If the walls could talk, imagine what they’d say.
They’d reminisce about family meals, holidays, celebrations and romance, take sides in arguments, and watch children grow. If those walls could talk, they’d tell of triumph, disappointment, beginnings, and endings. And, as in the new book, “The Invisibles” by Jesse J. Holland, they’d talk of freedom and history.
When Barack Obama moved into the White House in 2009, he was, by far, not the first black man to live there. From the beginning, as soon as America had a president, there were slaves residing in the Executive Mansion; in fact, says Holland, “ten of the first twelve presidents [were] slaveholders at some point in their lives.”
When George Washington fought in the Revolutionary War, his “favorite” slave, Billy Lee, went with him so it was natural that Washington would bring Lee to New York, to the first presidential mansion. Lee reportedly loved New York but when he suffered physical disabilities, Washington summarily replaced him, sending him back to Mt. Vernon where Lee was later one of a handful of slaves who comforted Washington as he died.
As a child, Oney Judge was brought up to learn sewing at Martha Washington’s knee. Years later, Washington would say that she thought of Judge as a “surrogate daughter,” but she was more than willing to give Judge away in order to keep her enslaved. Judge, by the way, was one of a few slaves known to have escaped from a president.
Thomas Jefferson brazenly took a slave to France, where slavery was disallowed; the slave, who was the brother of Jefferson’s “concubine,” Sally, did not try to escape. When Dolley Madison fell on hard times after leaving the White House, her husband’s former slave gave her money. Andrew Jackson kept slaves in the White House stables; they were jockeys and Jackson loved racing ponies. James Monroe spoke out against slavery, even as he owned slaves. Andrew Johnson possibly had a “’colored concubine.’” And just one ex-slave of a president was “honored by a holder of that office.”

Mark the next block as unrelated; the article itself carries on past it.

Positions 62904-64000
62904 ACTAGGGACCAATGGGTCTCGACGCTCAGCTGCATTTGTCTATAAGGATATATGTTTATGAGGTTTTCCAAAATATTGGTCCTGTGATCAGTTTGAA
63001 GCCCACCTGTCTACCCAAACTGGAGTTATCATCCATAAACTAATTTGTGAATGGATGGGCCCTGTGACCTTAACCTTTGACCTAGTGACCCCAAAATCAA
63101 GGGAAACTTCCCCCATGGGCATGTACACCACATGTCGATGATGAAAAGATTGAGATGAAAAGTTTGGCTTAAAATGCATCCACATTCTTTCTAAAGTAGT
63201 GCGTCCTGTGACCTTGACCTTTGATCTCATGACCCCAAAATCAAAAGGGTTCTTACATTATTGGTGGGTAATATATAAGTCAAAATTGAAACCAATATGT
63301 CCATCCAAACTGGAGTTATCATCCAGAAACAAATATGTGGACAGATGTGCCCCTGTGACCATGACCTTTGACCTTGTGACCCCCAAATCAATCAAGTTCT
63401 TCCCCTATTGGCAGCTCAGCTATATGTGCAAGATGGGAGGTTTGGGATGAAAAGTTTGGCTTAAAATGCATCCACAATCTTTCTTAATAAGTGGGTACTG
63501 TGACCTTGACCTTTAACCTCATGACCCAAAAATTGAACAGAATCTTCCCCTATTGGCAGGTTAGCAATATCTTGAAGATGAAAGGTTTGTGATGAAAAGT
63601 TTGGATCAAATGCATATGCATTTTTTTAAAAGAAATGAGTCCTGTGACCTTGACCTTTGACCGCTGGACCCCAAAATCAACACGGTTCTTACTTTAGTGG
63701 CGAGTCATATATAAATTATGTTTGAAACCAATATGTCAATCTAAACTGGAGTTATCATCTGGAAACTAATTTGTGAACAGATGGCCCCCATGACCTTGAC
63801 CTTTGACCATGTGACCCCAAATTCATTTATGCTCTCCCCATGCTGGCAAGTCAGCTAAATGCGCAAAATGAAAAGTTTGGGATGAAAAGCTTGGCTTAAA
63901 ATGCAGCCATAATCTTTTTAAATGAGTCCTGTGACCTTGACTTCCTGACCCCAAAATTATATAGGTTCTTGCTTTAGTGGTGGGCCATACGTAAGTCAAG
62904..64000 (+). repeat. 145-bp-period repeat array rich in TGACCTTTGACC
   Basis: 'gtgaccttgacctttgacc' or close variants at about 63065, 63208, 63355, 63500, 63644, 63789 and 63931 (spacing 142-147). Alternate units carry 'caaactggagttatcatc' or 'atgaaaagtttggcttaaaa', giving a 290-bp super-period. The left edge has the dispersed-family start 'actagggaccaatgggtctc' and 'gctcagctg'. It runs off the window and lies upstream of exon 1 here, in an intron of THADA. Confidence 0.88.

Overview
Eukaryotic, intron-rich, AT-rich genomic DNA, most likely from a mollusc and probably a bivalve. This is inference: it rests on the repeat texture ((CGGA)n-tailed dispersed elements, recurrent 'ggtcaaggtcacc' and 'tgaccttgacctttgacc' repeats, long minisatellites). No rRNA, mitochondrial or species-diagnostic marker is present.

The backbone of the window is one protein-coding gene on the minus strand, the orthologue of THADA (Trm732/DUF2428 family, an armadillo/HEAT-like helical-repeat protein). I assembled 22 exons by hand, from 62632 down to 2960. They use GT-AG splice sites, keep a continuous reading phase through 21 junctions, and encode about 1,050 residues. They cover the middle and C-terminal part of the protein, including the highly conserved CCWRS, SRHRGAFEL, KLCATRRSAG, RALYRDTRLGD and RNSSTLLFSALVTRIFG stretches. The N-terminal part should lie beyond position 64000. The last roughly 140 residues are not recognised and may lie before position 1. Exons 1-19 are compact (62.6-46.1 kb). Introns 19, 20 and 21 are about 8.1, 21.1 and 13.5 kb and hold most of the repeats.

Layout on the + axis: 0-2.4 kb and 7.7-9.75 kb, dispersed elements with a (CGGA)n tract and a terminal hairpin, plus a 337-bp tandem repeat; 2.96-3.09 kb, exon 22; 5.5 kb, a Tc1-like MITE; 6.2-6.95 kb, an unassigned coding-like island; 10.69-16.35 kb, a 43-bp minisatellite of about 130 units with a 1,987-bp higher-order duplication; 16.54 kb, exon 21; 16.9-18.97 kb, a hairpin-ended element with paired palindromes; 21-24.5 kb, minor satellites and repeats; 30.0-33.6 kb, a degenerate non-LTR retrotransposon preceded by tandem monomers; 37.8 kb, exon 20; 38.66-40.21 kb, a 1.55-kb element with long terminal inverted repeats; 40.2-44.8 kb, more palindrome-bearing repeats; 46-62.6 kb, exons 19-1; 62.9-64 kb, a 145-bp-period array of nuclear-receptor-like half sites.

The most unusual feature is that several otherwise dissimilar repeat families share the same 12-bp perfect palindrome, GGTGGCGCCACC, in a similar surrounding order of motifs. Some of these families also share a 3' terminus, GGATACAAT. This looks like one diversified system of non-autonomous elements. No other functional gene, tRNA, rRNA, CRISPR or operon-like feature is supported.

Please practice saying that word—“Wow!”—because you’ll need it even more when you start reading “The Invisibles.”
In just under two-hundred pages, author Jesse J. Holland packs so many interesting stories, so many jaw-dropping facts that, even though there were small errors and minor repetition, I very much regretted this books’ shortness. Holland’s storytelling skills have a way of making a reader hungry for more, and the tales he tells are surprising and even inspirational.
(“The Invisibles: The Untold Story of African American Slaves in The White House” by Jesse J. Holland, c.2016, Lyons Press, $25.95/higher in Canada, 226 pages.)
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